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Germany : Wizz Air Receives First Airbus A321neo Aircraft Powered by Pratt & Whitney GTF Engines

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Mar 09, 2019 (Euclid Infotech Ltd via COMTEX) -- Pratt & Whitney, a division of United Technologies Corp. and Wizz Air Hungary Ltd. (Wizz Air) celebrated delivery of the airlines first Airbus A321neo aircraft powered by Pratt & Whitney GTF engines. This delivery marks the first in Wizz Airs total firm order of 110 GTF-powered A321neo aircraft with purchase rights for up to 90 more. Pratt & Whitney will also provide Wizz Air with engine maintenance through a long-term EngineWise Comprehensive service agreement.

Speaking at the delivery ceremony in Hamburg, Jzsef Vradi, Wizz Air CEO said, Today we approach the beginning of a new era in Wizz Airs history. We are proud to welcome our first GTF-powered A321neo aircraft to our growing fleet. We are convinced that the A321neo will be a game-changing aircraft for Wizz Air as we continue to grow and expand our market reach across and beyond Europe. This next-step technology aircraft will enable us to become a greener airline while lowering our operating costs.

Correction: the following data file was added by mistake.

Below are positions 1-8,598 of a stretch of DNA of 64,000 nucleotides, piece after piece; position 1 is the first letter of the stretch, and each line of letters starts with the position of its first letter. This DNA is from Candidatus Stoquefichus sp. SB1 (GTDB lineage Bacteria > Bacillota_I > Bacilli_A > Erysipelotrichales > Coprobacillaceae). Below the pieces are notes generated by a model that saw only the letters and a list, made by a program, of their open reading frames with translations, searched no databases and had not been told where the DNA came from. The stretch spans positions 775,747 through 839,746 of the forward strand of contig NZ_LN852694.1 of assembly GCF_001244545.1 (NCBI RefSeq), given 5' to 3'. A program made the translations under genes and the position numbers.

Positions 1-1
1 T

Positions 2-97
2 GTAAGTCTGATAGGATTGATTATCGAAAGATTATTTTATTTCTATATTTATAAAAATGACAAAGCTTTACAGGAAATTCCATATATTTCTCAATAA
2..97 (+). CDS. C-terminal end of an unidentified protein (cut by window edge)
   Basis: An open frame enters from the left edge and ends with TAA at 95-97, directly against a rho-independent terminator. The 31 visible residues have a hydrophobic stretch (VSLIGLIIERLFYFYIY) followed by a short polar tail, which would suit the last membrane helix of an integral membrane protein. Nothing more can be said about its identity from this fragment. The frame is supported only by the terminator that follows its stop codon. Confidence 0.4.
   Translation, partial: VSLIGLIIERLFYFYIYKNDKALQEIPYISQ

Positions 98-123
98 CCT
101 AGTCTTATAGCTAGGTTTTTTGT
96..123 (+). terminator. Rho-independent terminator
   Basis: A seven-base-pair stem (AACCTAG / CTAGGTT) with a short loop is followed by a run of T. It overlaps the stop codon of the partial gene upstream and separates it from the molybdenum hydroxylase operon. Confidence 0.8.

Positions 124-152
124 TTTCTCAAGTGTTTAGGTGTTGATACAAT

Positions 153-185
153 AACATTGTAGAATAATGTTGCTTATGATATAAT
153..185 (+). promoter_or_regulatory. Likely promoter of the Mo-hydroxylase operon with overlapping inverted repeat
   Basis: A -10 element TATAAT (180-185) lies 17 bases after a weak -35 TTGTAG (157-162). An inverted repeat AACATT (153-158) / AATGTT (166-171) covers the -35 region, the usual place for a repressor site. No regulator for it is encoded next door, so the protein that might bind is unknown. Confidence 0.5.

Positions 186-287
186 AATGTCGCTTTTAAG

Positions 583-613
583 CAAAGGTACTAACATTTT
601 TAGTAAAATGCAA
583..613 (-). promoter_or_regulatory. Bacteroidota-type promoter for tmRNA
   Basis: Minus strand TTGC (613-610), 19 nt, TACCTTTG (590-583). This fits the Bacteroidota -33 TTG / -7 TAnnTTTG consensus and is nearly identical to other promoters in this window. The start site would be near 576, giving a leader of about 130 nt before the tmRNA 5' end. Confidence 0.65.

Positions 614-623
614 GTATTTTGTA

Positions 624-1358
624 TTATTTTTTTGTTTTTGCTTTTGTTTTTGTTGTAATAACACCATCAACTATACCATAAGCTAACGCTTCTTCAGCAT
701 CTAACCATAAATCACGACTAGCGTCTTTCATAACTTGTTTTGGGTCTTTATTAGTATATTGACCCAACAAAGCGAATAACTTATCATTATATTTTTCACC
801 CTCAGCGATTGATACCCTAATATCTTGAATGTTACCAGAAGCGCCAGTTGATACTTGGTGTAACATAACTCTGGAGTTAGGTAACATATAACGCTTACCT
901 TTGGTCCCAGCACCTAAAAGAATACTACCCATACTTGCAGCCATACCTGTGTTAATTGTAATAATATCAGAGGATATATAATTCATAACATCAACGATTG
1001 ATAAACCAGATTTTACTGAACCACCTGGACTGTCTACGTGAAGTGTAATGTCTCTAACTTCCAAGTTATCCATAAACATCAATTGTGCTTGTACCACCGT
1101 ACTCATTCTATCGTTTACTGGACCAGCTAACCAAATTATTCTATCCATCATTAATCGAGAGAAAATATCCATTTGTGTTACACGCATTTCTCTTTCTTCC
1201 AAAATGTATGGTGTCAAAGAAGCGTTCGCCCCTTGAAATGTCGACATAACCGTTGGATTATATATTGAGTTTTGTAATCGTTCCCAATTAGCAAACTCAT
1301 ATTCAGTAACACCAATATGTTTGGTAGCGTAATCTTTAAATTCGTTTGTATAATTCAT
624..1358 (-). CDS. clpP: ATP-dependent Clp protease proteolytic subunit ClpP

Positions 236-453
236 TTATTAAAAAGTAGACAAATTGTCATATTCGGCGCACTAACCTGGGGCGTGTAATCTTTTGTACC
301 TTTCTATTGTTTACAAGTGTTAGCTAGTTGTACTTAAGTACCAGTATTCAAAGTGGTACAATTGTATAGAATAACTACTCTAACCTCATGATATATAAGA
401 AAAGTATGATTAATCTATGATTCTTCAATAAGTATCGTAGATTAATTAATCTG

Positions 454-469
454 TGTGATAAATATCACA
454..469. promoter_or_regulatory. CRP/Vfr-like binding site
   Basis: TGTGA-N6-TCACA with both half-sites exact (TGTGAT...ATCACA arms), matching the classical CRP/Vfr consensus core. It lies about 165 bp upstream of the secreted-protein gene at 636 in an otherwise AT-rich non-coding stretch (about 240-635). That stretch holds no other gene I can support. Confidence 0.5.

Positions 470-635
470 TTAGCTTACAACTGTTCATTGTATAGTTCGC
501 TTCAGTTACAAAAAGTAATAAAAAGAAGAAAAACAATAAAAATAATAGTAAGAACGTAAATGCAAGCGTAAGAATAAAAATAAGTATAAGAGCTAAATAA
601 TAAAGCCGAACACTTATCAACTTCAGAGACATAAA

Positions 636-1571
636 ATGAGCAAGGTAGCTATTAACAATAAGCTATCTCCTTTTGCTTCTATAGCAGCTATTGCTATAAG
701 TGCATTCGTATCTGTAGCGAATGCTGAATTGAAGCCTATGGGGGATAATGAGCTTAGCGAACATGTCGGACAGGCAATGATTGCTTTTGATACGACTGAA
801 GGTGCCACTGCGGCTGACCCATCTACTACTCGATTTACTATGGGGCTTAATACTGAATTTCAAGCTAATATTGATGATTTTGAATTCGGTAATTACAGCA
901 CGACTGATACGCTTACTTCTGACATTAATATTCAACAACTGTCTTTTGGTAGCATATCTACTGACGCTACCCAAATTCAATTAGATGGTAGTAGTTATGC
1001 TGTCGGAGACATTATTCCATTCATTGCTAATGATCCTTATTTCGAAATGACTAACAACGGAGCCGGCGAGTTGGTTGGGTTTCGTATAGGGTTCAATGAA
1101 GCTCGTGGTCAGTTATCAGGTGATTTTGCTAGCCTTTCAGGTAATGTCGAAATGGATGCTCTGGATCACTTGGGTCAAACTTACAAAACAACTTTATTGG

Wizz Air, the largest low-cost airline in Central and Eastern Europe, currently operates a fleet of 108 V2500-powered A320ceo family aircraft, and has been exclusively powered by Pratt & Whitney engines since its founding in 2003. We truly appreciate the trust that Wizz Air has placed in our engines and services, and the strong relationship we have built together since the airlines inception, said Rick Deurloo, senior vice president of Sales, Marketing and Customer Support at Pratt & Whitney. Today we are honored to celebrate this special milestone, and we are confident that the industry leading GTF technology will provide Wizz Air with fuel savings and environmental benefits for many years to come. Since entering into service in early 2016, the GTF engine has demonstrated its promised ability to reduce fuel burn by 16 percent, to reduce nitrogen oxide emissions by 50 percent to the regulatory standard, and to lower the noise footprint by 75 percent.

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